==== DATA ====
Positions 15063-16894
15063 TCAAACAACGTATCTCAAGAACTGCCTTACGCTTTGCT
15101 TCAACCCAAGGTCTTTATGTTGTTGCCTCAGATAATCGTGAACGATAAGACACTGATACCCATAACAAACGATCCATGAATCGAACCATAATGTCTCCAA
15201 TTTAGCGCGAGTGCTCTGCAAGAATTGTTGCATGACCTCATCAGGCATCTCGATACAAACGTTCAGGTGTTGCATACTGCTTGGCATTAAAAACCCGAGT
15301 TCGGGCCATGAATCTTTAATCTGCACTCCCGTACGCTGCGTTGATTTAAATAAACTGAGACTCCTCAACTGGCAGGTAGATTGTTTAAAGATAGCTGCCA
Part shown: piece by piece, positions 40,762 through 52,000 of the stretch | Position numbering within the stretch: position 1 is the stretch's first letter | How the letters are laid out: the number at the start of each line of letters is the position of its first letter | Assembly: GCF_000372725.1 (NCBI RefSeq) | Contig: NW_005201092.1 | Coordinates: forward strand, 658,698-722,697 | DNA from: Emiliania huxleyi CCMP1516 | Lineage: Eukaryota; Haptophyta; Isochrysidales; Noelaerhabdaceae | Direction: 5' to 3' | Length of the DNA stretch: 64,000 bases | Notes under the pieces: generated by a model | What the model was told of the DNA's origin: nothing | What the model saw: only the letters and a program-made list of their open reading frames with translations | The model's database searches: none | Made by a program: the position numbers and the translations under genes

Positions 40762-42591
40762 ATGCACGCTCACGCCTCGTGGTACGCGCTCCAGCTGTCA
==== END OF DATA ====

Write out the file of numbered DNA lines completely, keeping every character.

Positions 15063-16894
15063 TCAAACAACGTATCTCAAGAACTGCCTTACGCTTTGCT
15101 TCAACCCAAGGTCTTTATGTTGTTGCCTCAGATAATCGTGAACGATAAGACACTGATACCCATAACAAACGATCCATGAATCGAACCATAATGTCTCCAA
15201 TTTAGCGCGAGTGCTCTGCAAGAATTGTTGCATGACCTCATCAGGCATCTCGATACAAACGTTCAGGTGTTGCATACTGCTTGGCATTAAAAACCCGAGT
15301 TCGGGCCATGAATCTTTAATCTGCACTCCCGTACGCTGCGTTGATTTAAATAAACTGAGACTCCTCAACTGGCAGGTAGATTGTTTAAAGATAGCTGCCA
Part shown: piece by piece, positions 40,762 through 52,000 of the stretch | Position numbering within the stretch: position 1 is the stretch's first letter | How the letters are laid out: the number at the start of each line of letters is the position of its first letter | Assembly: GCF_000372725.1 (NCBI RefSeq) | Contig: NW_005201092.1 | Coordinates: forward strand, 658,698-722,697 | DNA from: Emiliania huxleyi CCMP1516 | Lineage: Eukaryota; Haptophyta; Isochrysidales; Noelaerhabdaceae | Direction: 5' to 3' | Length of the DNA stretch: 64,000 bases | Notes under the pieces: generated by a model | What the model was told of the DNA's origin: nothing | What the model saw: only the letters and a program-made list of their open reading frames with translations | The model's database searches: none | Made by a program: the position numbers and the translations under genes

Positions 40762-42591
40762 ATGCACGCTCACGCCTCGTGGTACGCGCTCCAGCTGTCA